Looking for another word for “good”? Check out this infographic with 200 better words for “good” to make your writing more impactful.
In 2011, the publisher of my book enchantment could not fill an order for 500 e-book copies. Because of this experience, I self-published my next book, What the Plus!, and learned first hand that self-publishing is a complex, confusing, and idiosyncratic process. An obvious sign of self-publishing is the presence of gaffes—unintentional mistakes that cause embarrassment—in a book. It’s easy for authors to make these mistakes because editing, particularly copy editing, is a different skill from writing. Whether you’re self-publishing a novel, writing a blog, or typing a term paper, here are the ten gaffes I’ve come across most often and how to avoid them.
Read The List At: The Most Common Grammar Gaffes Writers Make (and How To Avoid Them).
We writers are concerned with our voice, as we should be. Our voice, the sum of our style, storytelling choices, character development, theme and perspective, is the thing that defines us as writers, makes us stand out in the crowded world of the written word. But I ask you: why shouldn’t your voice include, also, your creative approach to the language? That’s how the language grows, you know, and making that happen is as much your job as it is anyone’s.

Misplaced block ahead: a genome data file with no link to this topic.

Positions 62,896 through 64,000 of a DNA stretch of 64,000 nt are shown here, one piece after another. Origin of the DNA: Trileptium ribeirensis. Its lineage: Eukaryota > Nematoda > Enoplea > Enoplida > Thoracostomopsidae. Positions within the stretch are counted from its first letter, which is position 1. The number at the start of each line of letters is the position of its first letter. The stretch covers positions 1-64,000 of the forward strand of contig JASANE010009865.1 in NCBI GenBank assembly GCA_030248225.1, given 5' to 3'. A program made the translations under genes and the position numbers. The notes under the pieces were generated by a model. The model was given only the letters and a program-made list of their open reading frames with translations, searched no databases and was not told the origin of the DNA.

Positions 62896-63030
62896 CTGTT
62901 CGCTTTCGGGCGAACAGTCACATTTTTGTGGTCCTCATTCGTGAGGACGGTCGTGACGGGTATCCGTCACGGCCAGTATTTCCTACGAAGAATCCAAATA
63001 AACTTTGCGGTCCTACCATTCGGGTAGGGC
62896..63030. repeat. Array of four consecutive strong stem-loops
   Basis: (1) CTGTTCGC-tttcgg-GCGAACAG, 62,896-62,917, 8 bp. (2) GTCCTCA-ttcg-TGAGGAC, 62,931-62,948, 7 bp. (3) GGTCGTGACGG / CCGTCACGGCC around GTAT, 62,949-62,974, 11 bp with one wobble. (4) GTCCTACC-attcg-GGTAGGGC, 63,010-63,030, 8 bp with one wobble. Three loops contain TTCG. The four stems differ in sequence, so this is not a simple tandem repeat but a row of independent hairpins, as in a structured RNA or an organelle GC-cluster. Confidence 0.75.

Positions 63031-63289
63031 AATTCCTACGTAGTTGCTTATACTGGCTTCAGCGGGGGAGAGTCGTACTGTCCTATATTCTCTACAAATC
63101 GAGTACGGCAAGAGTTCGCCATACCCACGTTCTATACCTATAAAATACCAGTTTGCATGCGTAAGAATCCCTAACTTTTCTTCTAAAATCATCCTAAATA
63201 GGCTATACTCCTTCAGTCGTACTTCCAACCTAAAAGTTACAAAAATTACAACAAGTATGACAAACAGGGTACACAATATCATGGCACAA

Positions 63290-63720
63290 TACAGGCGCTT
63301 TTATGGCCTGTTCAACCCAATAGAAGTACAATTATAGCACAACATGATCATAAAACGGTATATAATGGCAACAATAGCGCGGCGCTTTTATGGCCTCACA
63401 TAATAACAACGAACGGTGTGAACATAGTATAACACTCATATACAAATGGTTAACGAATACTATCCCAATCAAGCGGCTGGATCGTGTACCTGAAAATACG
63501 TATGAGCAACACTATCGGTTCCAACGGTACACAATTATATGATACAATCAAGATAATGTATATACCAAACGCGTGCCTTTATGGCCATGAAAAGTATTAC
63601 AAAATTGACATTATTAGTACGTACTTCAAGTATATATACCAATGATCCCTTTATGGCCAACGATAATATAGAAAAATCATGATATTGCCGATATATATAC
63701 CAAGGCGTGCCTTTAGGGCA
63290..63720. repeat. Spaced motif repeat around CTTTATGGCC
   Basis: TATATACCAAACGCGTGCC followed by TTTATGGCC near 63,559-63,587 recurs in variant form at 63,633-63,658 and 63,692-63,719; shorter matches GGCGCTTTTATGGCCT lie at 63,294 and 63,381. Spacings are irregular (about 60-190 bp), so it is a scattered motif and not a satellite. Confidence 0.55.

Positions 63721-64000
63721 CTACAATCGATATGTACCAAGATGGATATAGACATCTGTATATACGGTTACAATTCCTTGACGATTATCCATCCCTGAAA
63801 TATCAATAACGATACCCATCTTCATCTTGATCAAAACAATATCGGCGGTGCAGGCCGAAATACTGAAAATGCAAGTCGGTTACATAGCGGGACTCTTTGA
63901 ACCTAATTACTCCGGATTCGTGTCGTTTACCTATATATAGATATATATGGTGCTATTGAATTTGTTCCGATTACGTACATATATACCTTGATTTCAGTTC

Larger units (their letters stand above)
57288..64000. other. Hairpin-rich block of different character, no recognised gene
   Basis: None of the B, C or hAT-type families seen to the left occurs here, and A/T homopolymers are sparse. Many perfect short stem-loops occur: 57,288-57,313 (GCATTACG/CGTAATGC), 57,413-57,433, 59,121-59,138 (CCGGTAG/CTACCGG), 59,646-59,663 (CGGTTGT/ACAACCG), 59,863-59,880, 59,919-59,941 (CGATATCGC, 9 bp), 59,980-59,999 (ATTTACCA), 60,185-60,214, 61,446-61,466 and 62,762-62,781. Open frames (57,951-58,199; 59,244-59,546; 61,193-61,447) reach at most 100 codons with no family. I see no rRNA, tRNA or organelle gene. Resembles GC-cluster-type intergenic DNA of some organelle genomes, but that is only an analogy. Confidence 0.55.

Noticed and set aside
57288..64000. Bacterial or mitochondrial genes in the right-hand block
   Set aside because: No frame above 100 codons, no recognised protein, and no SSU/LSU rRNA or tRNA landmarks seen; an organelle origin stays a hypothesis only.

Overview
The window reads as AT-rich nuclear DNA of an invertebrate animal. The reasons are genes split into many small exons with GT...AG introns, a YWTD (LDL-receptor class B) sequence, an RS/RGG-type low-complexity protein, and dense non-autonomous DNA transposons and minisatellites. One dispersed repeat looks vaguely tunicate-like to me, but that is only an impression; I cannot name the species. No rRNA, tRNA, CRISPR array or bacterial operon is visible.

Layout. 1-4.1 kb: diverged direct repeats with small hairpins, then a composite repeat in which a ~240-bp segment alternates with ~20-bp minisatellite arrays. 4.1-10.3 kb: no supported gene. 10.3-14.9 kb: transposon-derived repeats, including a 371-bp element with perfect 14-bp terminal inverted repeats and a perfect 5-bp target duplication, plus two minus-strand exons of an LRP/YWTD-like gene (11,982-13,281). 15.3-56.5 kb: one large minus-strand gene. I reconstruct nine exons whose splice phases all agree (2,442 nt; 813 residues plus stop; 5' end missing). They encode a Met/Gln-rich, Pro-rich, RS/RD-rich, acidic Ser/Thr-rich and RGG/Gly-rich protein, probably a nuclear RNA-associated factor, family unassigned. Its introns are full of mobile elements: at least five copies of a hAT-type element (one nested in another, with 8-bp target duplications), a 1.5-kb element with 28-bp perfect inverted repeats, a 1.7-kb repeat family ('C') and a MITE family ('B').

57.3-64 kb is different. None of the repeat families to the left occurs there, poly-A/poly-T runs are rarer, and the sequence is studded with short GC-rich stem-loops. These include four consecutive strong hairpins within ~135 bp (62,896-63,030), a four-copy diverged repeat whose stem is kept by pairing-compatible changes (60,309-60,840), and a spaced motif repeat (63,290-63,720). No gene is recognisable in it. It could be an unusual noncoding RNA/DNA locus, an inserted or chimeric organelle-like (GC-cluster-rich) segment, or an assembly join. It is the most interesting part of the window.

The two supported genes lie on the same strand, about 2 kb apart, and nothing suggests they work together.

Read more at Writer Unboxed » Verbing the Nouns.
There is no such phrase as “comprised of”! Never put of with comprise. Write that on your palm in ink, please.
“The whole comprises the parts; the whole is composed of the parts.”Or: The whole comprises the parts; the parts compose the whole.
Either of these is correct:The alphabet comprises twenty-six letters.The alphabet is composed of twenty-six letters.
A couple of tests to see if youve got the usage correct:~ comprises = is composed of~ you can substitute includes for comprises.
Some days it’s fun working with words.